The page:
Not Gonna Go There
Acidman Mars at Gut Rumbles has a long list of "Men's Rules." I thought about answering each one of these individually and I could probably get a lot of extra hits if I started another battle in the never-ending War Between the Sexes, but then I thought - "Why bother?" But I do have to say this: Being an insensitive jerk is not an essential characteristic of manliness; in fact, it's not manly at all. Some "men" seem to take these things as a matter of pride, but fortunately not all men are like that. My man does remember important dates; he likes my hair short; he comments on my clothes when I've gone to the trouble to get dressed up; he never complains about going shopping; he asks for directions and yes he puts the toilet seat down!
I will admit that some women do play childish games, trying to trap guys into screwing up but you have no more right to put all women in that category than I would have to say "all men are scum." Perhaps women shouldn't ask a question if we already know what we want the answer to be but on the other hand, it shouldn't take a rocket scientist to figure out what a woman wants to hear when she asks "How do I look?" - and yes you do know whether you think a pair of shoes looks good or not. Being dumb is not a characteristic of manliness either.
As for crying, if a woman is trying to use emotional blackmail on a guy, of course crying is going to be part of the stategy, but most of the time when a woman cries it's for real. It's because we are unhappy for some reason. It might be something you've done or said, or it might have nothing to do with you at all. But whichever it is don't try to toss it off as some kind of game. Sometimes we cry. Deal with it.
Men and women are different. Deal with that too. Not understanding us is no big crime. Using "I'll never understand women" as an excuse to dimiss anything a woman says or does as unimportant is not acceptable. You don't have to understand why something is important to us; just understand that it is important to us.
Lecture over. Feel free to have the last word. I'm movin' on.
Saturday, June 22, 2002
Lebrecht is an Idiot
I'm not the first to say that. In fact, a number of times I have found myself in the midst of a wild Lebrecht bashing party seriously considering taking the risk of publicly admiting that I agreed with something he wrote. But now he has gone too far! To be fair he did show signs of sanity at the end of his rant but it hardly makes up for "Exposure to an excess of Mozart is one of the more refined forms of water torture: the victim knows the next blob is about to drop on his skull, then another, but he is a prisoner in Row H and cannot move until set free by applause." Oh the humanity!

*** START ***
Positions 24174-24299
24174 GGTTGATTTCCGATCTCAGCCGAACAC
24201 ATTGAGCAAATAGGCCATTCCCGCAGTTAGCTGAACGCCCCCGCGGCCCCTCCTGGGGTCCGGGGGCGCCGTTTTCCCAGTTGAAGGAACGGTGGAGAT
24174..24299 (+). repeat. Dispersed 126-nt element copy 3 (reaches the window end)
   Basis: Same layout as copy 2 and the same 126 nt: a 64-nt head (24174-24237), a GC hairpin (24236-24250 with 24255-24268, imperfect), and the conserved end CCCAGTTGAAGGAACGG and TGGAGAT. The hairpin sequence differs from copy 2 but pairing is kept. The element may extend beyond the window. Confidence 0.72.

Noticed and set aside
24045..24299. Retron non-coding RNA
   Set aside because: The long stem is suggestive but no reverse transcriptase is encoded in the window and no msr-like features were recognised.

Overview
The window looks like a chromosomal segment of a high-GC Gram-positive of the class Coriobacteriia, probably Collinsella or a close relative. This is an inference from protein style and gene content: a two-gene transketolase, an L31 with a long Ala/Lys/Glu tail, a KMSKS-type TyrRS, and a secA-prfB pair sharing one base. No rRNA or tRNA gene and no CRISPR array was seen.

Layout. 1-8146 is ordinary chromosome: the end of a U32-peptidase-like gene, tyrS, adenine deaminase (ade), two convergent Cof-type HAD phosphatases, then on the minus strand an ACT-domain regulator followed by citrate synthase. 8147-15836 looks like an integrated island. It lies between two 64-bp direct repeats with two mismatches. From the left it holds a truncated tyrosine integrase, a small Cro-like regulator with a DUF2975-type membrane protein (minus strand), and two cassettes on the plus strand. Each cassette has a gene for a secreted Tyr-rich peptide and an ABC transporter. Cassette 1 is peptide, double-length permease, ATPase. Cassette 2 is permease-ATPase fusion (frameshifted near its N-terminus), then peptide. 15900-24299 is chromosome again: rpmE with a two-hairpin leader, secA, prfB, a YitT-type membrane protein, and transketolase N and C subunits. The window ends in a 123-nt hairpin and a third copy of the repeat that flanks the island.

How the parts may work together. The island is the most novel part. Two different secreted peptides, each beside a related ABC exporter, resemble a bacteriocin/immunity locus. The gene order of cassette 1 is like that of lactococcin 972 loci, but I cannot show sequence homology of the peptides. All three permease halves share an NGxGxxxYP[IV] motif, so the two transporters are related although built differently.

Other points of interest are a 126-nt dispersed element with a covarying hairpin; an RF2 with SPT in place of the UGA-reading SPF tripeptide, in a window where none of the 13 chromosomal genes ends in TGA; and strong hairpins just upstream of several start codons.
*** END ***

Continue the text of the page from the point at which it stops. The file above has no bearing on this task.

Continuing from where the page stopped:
I must try to write something more coherent on this topic in a few days. It's difficult to write while one is sputtering with indignation.
Friday, June 21, 2002
Oh goody! A Grammar War
Well...not quite a war yet but I can always hope. I first saw this at Beers Across America which led me to Dr. Weevil. (Where have you been all my life, Doc? Should I add you to "Artists, Librarians & Philosophers" or "Geeks, Aliens & Other Superior Lifeforms"?)
The way I see it, there is a grammar spectrum much like the political spectrum. On one side (I'll let you decide whether it's left or right) you have the grammar snobs, the prissy old schoolmarm types who insist that we all must follow every grammatical rule no matter how archaic, and are constantly ready to pounce on the tiniest slip-up. On the other side you have the grammar slobs who believe it's their God-given right to break all the rules even if it means their writing is totally unreadable. Just like the two ends of the political spectrum, people at these two extremes tend to believe that everyone else is at the opposite extreme, even those who are fairly close to their postion, only slightly less extreme. (but I digress) The grammar snobs believe that everyone with less than perfect grammar (by their standards) is a slob bent on bringing about the destruction of the English language, while the slobs believe that anyone who dares to suggest that punctuation and a passing familiarity with the correct spelling of common everyday words might make what they write more readable is a snob and a fascist.
Okay, now....how many mistakes did you find in that?
No Words Required
A friend directed me to this interesting site.
Strangers and yet....
I have to start with a free plug for one of my favorite online stores but keep reading because that's not all this is about. Well over a year ago someone on a message board recommended Porto Rico Importing, which is in New York. They sell coffee, tea and related accessories. I decided to give them a try and was pleased with the product and the service so I've kept on ordering from them.
A few days after September 11 I was making a cup of tea. I was using loose tea still in the reclosable bag from Porto Rico Importing and happened to notice the address: 201 Bleecker St. It's been about 20 years since I was in NY but I thought I remembered seeing Bleecker St. downtown somewhere. Even though I did not know them at all I suddenly felt an attachment to the people at PRI and an intense concern for their well being. I thought of sending an email but immediately dismissed the idea. If no one responded it could just mean that they were too busy to answer or the power was out, and I still would not have known if they were okay or not.